Society has no right to ask of you impossibilities. You cannot always calculate correctly, and you may fail because you cannot get the help that you anticipate. But now I am speaking of the willful making of promises that you know you cannot keep. Did you say that that shoe would be mended, that coat repaired, those bricks laid, that harness sewed, that door grained, that spout fixed, or that window glazed—by Saturday; knowing that you would neither be able to do it yourself nor get any one else to do it? Then, before God and man, you are a liar! You may say that it makes no particular difference, and that if you had told the truth you would have lost the job, and that people expect to be disappointed. But that excuse will not answer. There is a voice of thunder rolling among the drills, and planes, and shoe-lasts, and shears, which says: "All liars shall have their place in the lake which burns with fire and brimstone!"

I next notice ecclesiastical lies; that is, falsehoods told for the purpose of advancing churches and sects, or for the purpose of depleting them. There is no use in asking many a Calvinist what an Arminian believes, for he will be apt to tell you that the Arminian believes that a man can convert himself; or to ask the Arminian what the Calvinist believes, for he will tell you that the Calvinist believes that God made some men just to damn them. There is no need of asking a pedo-Baptist what a Baptist believes, for he will be apt to say that the Baptist believes immersion to be positively necessary to salvation. It is almost impossible for one denomination of Christians, without prejudice or misrepresentation, to state the sentiment of an opposing sect. If a man hates Presbyterians, and you ask him what Presbyterians believe, he will tell you that they believe that there are infants in hell a span long.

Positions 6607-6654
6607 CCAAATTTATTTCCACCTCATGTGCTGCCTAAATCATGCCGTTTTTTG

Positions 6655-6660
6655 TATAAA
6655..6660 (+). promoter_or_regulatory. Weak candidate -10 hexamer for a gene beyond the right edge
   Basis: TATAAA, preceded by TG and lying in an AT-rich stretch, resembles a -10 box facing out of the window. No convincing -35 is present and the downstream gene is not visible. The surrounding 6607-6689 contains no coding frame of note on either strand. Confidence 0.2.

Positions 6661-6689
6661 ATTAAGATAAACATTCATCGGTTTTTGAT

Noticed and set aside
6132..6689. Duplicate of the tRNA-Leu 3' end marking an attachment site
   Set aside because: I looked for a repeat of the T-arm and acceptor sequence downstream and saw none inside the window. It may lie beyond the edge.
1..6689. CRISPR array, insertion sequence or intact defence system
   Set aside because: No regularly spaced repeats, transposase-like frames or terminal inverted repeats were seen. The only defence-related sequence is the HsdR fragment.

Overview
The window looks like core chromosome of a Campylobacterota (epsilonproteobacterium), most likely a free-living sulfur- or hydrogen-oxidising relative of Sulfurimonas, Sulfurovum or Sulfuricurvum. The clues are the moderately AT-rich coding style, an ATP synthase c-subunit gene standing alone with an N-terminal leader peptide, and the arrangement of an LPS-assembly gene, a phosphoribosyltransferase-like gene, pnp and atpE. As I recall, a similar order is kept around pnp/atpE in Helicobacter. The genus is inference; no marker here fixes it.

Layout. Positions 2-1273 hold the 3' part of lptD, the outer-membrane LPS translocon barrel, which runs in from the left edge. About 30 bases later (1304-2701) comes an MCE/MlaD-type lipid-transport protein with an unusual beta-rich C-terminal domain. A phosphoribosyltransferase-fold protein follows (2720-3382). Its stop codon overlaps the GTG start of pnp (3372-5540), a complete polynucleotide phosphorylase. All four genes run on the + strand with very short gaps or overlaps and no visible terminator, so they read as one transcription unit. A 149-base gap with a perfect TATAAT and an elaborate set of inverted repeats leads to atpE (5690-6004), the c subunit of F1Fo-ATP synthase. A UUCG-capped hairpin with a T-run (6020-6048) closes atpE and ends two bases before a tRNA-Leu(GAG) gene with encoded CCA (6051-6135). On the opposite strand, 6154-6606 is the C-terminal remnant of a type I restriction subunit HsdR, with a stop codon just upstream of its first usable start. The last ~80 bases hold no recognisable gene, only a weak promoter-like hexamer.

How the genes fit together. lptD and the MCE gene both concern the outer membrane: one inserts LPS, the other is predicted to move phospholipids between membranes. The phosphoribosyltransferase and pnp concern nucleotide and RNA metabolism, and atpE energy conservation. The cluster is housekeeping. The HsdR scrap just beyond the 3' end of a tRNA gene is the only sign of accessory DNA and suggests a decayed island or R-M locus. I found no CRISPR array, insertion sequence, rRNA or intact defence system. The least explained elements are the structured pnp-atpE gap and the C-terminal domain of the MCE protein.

It is astonishing also, how individual churches will sometimes make misstatements about other individual churches. It is especially so in regard to falsehoods told with reference to prosperous enterprises. As long as a church is feeble, and the singing is discordant, and the minister, through the poverty of the church, must go with threadbare coat, and here and there a worshiper sits in the end of a pew—having all the seat to himself, religious sympathizers of other churches will say, "What a pity!" But, let a great day of prosperity come, and even ministers of the gospel, who ought to be rejoiced at the largeness and extent of the work—they begin to denounce, and misrepresent, and falsify! How long before we shall learn to be fair in our religious criticisms! The keenest jealousies on earth are church jealousies. The field of Christian work is so large that there is no need that our hoe-handles hit.

May God extirpate from the world—ecclesiastical lies, commercial lies, mechanical lies, and agricultural lies, and make every man, the world over, to speak truth with his neighbor!